You wont believe the hoops veterans will have to jump through with the new bill
Washington lawmakers rushed to enact the Veterans Reform Bill Friday evening which they proclaim will unclog the Veterans backlog and help expedite the processing of veterans. However, the urgency to pass this before August recess was just another move for members of congress to save face prior to November, 2014 elections.
Unfortunately, this bill will not help save any sick veterans from the inevitable VA healthcare death panels. The Veterans Access, Choice and Accountability Act of 2014, will only help unions and the broken bureaucracy flourish. All while keeping veterans shackled to the mismanaged bureaucratic system that they have grown to fear.
Hope and Change… not so fast
It does give veterans a glimmer of hope, but that ends when they learn the facts. The process becomes even more complicated when veterans learn they must first navigate through the new laws and regulations, only further complicating things in order to see a care provider outside the VA.
The most ridiculous part of the bill is the Veterans Choice Card, which is more of a smoke screen than anything else. According to 101(f) it states that every vet enrolled in the VA system will be issued this card, and if they want to seek private care they must present it to their civilian healthcare provider to expedite the certification of care.
Piling on the hope and change are we? If it were only that easy as to have a magical card to swipe away our worries. Even Representative Jeff Miller, a Florida Republican who chairs the House Veterans’ Affairs Committee, made it appear like real change was made when he said ‘‘The VA has caused this problem, and one of the ways that we can help solve it is to give veterans a choice, a choice to stay in the system or a choice to go out of the system,’’
The veteran has no “choice” in the matter.
Every vet may get a card, but it’s not their choice whether they can seek care outside the VA, and not every vet with the card can even use it. In order to use this card vets first have to prove they’ve waited longer than what the VA considers reasonable (thirty days but subject to change) or that they live outside the 40 mile radius from a VA care provider. Then they need to go back to the VA and have the Veterans Affairs secretary place their name on an electronic waiting list (yes another wait list) for a referral that is then sent back down to their regional VA office.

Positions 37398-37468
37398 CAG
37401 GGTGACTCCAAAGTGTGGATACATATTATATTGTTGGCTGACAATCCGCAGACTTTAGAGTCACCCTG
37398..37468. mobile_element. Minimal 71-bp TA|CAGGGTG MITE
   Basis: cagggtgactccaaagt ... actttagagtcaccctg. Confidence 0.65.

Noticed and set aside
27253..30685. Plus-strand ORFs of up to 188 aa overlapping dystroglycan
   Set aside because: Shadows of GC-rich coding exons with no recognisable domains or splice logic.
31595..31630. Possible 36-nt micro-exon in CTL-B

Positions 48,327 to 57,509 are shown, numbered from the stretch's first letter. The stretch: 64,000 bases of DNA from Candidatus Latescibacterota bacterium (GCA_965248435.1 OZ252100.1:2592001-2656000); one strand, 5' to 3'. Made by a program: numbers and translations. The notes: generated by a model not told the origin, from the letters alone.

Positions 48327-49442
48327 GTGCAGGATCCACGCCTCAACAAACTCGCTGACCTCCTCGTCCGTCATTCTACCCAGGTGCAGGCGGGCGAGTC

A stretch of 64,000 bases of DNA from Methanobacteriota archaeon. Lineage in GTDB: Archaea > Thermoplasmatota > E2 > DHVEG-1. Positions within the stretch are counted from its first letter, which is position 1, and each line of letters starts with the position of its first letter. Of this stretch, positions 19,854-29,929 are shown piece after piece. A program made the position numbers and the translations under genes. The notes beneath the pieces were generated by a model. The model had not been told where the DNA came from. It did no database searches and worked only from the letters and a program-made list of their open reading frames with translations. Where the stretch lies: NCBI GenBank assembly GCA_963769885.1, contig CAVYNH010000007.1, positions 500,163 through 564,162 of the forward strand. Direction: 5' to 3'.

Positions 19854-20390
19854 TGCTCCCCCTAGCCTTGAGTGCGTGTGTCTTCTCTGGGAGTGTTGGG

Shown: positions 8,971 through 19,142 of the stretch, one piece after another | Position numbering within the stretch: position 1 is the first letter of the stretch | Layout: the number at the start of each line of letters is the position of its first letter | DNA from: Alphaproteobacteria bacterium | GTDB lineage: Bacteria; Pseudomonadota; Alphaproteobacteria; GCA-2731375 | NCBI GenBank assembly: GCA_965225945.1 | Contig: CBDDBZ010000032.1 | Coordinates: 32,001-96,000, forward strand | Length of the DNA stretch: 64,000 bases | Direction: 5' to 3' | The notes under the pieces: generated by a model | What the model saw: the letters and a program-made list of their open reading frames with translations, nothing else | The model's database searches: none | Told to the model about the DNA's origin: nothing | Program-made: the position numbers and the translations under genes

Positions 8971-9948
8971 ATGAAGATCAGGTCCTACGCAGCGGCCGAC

Wow, have fun getting that completed. If the referral does get approved, their private civilian doctor must then call the VA hotline to get yet another approval. According to Section 101 (h) if a veteran does get through bureaucratic maze to see a private doctor they will only have sixty days before its back to the VA for care.
You can see how mismanaged the system is, now imagine having PTSD and navigating this on a daily basis. It’s no wonder why veteran suicides are sky rocketing.
As a triple amputee, I’ve had my share of difficult experiences in scheduling appointments with the VA. Earlier in the year I needed a special rubber glove to protect my prosthetic hand, I had to wait two months just to sit in front of a panel of doctors and specialists to and tell them “I need a rubber glove for my prosthetic hand”.
I frequently find myself asking why these visits couldn’t’ have been handled over the phone or perhaps via email? Meanwhile, I receive my prosthetic care from a private provider and I was holding the exact glove that I needed, but they wouldn’t release it to me because the prosthetic company never had the VA authorization.
This authorization wasn’t given by the VA until two months later, when I sat in front of the 8 person panel and sufficiently explained why I needed this glove to protect my $100,000 hand that the American taxpayers funded via the Department of Veterans Affairs.
That’s how ridiculous these procedures and regulations have become, and issues like this will not be fixed by the bill.
Here’s my questions to lawmakers: “why have you created so many hurdles for veterans who need expedited care?” Is it because unions oppose outsourcing and that the VA budget is based off of how many vets seek care through them? Once again, this administration believes it can spend its way out of a problem while ignoring the proper care of our veterans and increasing the budget which, in the end only benefits the unions.